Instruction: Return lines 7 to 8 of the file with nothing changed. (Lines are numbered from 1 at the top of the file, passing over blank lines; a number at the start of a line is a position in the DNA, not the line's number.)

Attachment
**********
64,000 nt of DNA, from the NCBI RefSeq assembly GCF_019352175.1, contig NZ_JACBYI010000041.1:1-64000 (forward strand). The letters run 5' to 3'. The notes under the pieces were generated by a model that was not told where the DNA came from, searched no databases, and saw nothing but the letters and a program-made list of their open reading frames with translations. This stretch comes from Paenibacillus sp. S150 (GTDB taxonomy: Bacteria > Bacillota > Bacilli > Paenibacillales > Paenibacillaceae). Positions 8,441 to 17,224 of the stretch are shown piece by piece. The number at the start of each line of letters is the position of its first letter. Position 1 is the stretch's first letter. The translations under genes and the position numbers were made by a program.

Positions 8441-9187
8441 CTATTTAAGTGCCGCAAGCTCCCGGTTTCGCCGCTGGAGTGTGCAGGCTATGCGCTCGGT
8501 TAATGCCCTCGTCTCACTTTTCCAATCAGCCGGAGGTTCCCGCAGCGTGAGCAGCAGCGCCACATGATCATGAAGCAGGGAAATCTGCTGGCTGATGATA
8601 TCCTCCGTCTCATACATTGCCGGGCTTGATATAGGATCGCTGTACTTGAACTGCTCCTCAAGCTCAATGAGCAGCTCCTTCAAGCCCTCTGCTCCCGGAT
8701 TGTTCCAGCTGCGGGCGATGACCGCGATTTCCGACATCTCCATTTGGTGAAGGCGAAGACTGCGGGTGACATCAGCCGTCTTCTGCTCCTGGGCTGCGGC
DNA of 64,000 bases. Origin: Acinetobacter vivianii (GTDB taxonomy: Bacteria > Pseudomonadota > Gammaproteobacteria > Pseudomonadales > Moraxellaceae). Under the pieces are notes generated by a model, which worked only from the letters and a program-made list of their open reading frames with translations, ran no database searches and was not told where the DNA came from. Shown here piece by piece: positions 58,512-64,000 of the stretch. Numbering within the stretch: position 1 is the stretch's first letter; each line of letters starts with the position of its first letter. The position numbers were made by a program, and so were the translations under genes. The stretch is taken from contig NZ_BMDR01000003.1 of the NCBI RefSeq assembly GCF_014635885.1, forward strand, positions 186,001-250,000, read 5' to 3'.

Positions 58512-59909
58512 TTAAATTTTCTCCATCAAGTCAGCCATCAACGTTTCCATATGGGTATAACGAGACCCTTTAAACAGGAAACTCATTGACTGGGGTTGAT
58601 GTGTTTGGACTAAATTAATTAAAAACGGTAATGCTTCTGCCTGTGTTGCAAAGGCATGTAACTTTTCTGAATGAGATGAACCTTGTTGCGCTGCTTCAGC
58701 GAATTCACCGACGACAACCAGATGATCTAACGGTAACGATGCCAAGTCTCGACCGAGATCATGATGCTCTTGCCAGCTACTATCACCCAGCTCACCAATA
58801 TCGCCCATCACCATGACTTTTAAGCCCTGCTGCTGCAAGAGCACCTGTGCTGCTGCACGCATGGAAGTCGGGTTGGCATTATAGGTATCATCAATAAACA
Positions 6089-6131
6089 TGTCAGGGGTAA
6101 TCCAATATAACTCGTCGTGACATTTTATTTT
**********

DNA of 64,000 bases. Origin: Acinetobacter vivianii (GTDB taxonomy: Bacteria > Pseudomonadota > Gammaproteobacteria > Pseudomonadales > Moraxellaceae). Under the pieces are notes generated by a model, which worked only from the letters and a program-made list of their open reading frames with translations, ran no database searches and was not told where the DNA came from. Shown here piece by piece: positions 58,512-64,000 of the stretch. Numbering within the stretch: position 1 is the stretch's first letter; each line of letters starts with the position of its first letter. The position numbers were made by a program, and so were the translations under genes. The stretch is taken from contig NZ_BMDR01000003.1 of the NCBI RefSeq assembly GCF_014635885.1, forward strand, positions 186,001-250,000, read 5' to 3'.

Positions 58512-59909